DAY 13 - REFUGIO LOS VOLCANES
All day birding trails through the reserve. See previous day for birding possibilities. Overnight Refugio Los Volcanes Lodge.
DAY 14 - TRANSFER TO SAMAIPATA & QUIRUSILLAS
After early breakfast transfer to Samaipata, a 2½ hour drive. Rest of day bird semi-humid cloud forest above Samaipata around Quirusillas. The main target species is the vulnerable Tucuman Parrot. A second key species is Slaty Elaenia, which has only been seen there during rainy season from December-April. Other possibilities include Red Guan, White-throated Antpitta, Dot-fronted Woodpecker, and Golden-winged Cacique. Andean Condors are sometimes seen soaring overhead. A brief stop at the waterfall outside Samaipata is worth a visit for Sharp-tailed Streamcreeper. Overnight Samaipata.
DAY 15 - QUIRUSILLAS & TRANSFER TO PERERETA
Early departure for birding Laguna Esmeralda and Quirusillas again seeking any species missed previous day. Afternoon transfer to Perereta. Overnight Armonia Lodge in Perereta.
DAY 16 - RED-FRONTED MACAW RESERVE & TRANSFER TO COMARAPA
Morning visit the top of the cliffs above Perereta looking for 3 key species, Cliff Parakeet, Red-fronted Macaw, and Bolivian Blackbird. Feeders around the lodge attract White-fronted Woodpecker, White-tipped Plantcutter, and several tanager species. After breakfast transfer to Comarapa with some birding stops enroute, arriving in time for lunch. Afternoon birding above Comarapa in Siberia cloud forest (see below). Overnight hotel in Comarapa.
DAY 17 - SIBERIA CLOUD FOREST & COMARAPA YUNGAS
Depart before dawn for Siberia cloud forest. All day birding roadside trails of the area. An effort will be made to see the difficult Rufous-faced Antpitta. Other target species include Diademed Tapaculo, Black-throated Thistletail, Light-crowned Spinetail, and Chestnut-crested Cotinga. Numerous other birds are likely this very birdy day including Black-hooded Sunbeam, Violet-throated Starfrontlet, Red-tailed Comet, Ocellated Piculet, Rufous Antpitta, Olive-crowned Crescentchest, Bolivan Brushfinch, Rust-and-yellow Tanager, Blue-capped Tanager, and Chestnut-bellied Mountain Tanager. Overnight hotel in Comarapa.
DAY 18 - TRANSFER TO COCHABAMBA
Depart early for long transfer to Cochabamba with several birding stops enroute. Possibilities near Siberia include Darwin's Nothura, White-winged Black-Tyrant, Yellow-billed Tit-Tyrant, Ringed Warbling Finch, and Great Pampa-Finch. Later stops may yield Giant Hummingbird, Rock Earthcreeper, Creamy-breasted Canastero, White-tipped Plantcutter, Black-hooded Sierra Finch, and Bolivian Warbling Finch. A stop near Cochabamba is sometimes good for Wedge-tailed Hillstar. Raptors including Black-chested Buzzard Eagle are possible along the way. Overnight hotel in Cochabamba.
DAY 19 - UPPER CHAPARE ROAD
The Chapare Road leads into the highlands northeast of Cochabamba toward the town of Chapare. The upper section goes up and over the east slope of the Andes and is home to some good birds. Much of the forest has been cut but some patches remain. One target species is the rare Hooded Mountain-Toucan. Another is the uncommon Yellow-rumped Antwren. A third target species usually seen is Orange-browed Hemispingus. Difficult to see but possible are Huayco Tinamou and Stripe-faced Wood-Quail. A side road leading to Tablas Monte goes through disturbed forest and cleared fields. A number of interesting species are possible including Violet-throated Starfrontlet, Golden-headed Quetzal, Black-winged Parrot, Black-throated Thistletail, Band-tailed Fruiteater, and Chestnut-bellied Mountain Tanager. Other possibilities along the upper road include Barred Antthrush, Chestnut-crested Cotinga, White-eared Solitaire, Hooded Mountain Tanager, Grass-green Tanager, and Scarlet-bellied Mountain Tanager. Overnight hotel in Cochabamba.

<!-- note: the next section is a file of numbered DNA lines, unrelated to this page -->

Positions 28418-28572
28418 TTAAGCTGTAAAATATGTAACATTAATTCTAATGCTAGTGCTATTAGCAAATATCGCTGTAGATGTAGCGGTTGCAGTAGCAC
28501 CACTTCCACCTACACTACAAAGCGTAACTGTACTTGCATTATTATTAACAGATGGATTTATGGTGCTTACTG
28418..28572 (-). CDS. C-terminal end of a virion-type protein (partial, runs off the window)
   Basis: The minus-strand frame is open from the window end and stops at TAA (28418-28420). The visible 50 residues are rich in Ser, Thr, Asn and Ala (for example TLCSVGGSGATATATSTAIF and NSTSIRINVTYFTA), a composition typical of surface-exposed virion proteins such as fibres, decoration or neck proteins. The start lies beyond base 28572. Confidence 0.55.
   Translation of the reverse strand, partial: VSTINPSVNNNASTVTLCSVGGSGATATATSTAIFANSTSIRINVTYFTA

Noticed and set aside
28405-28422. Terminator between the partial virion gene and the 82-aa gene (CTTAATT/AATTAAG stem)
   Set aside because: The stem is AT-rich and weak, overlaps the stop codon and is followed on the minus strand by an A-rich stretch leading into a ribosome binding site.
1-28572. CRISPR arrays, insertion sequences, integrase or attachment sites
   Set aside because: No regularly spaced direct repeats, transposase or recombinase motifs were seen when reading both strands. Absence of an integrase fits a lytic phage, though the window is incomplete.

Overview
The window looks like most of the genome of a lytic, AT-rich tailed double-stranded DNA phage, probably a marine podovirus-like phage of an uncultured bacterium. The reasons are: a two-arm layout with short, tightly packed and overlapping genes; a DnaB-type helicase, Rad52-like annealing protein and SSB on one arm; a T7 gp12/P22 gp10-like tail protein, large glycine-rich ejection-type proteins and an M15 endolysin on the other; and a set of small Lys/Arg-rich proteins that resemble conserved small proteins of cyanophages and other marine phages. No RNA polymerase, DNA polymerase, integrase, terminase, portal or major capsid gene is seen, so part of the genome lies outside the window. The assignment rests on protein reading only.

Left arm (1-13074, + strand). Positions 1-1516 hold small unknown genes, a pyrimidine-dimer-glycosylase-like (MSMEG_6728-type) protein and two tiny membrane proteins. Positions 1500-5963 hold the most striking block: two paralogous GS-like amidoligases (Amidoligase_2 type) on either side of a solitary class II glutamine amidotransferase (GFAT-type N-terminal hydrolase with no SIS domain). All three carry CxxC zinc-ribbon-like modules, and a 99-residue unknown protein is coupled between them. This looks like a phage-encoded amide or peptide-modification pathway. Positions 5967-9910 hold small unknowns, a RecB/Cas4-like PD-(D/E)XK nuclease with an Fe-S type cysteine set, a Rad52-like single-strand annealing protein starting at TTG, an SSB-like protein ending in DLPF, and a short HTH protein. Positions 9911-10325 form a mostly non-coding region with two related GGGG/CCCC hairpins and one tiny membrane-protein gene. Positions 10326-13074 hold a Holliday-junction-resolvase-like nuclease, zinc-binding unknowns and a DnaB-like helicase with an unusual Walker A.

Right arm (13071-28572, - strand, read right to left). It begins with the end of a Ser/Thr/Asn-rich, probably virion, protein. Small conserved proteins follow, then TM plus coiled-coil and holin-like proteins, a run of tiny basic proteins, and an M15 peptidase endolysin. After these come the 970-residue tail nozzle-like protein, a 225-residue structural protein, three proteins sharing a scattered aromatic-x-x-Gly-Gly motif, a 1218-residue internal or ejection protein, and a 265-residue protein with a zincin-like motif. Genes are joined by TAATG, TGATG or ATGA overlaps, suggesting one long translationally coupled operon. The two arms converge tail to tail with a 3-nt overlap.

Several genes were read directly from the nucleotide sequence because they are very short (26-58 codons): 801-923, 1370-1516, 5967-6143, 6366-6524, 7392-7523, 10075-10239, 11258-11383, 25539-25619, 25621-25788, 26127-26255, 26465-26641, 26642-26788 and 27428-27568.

DAY 20 - LOWER CHAPARE ROAD
All day birding the lower section of the Chapare Road. This section, between 800 and 1800m elevation has some pristine forest but much of the forest has been cut. Most birding is along the road despite heavy traffic as the slopes are steep and have few trails up them. A side road through a forest filled with bamboo patches is often good for the rare Green-throated Tanager. Some effort will be spent seeking Blue-banded Toucanet, Yellow-rumped Antwren, the skulky Yungas Tody-Tyrant and the very uncommon Upland Antshrike. Overnight hotel in Cochabamba.
DAY 21 - CERRO TUNARI & LAGUNA ALALAY
Morning birding the highlands of Cerro Tunari near Cochabamba. Parque Nacional Tunari is reached up the steep Quillacollo road leading into the highlands northwest of the city toward Villa Tunari. This road is considered by many one of the best birding sites in South America The road goes through an agricultural area before rising steeply through scrub and Polylepis woodland to eventually reach Puna grassland. The scrub habitat along the lower section is good for Bolivian Warbling Finch and the highly localized endemic Cochabamba Mountain-Finch along with Bolivian Blackbird and Gray-bellied Flowerpiercer. Higher up is the scarce and very localized Wedge-tailed Hillstar as well as Maquis Canastero. The Polylepsis forest around 3500m is home to Tawny Tit-Spinetail and one of the few places where Rufous-bellied Mountain Tanager is possible. The latter species and also Cochabamba Mountain-Finch are also possible in the first few kilometers of the nearby Liriuni Road if missed here. The highest elevations of Puna grassland above 4000m is sometimes good for Short-tailed Finch and several ground-tyrants. Other possibilities this day include Red-tailed Comet, Green-barred Woodpecker, Andean Parakeet, Rock Earthcreeper, Bolivian Earthcreeper, Brown-capped Tit-Spinetail, Scribble-tailed Canastero, Puna Canastero, Spot-billed Ground-Tyrant, Cinnamon-bellied Ground-Tyrant, Fulvous-headed Brushfinch, Black-hooded Sierra Finch, Ringed Warbling Finch.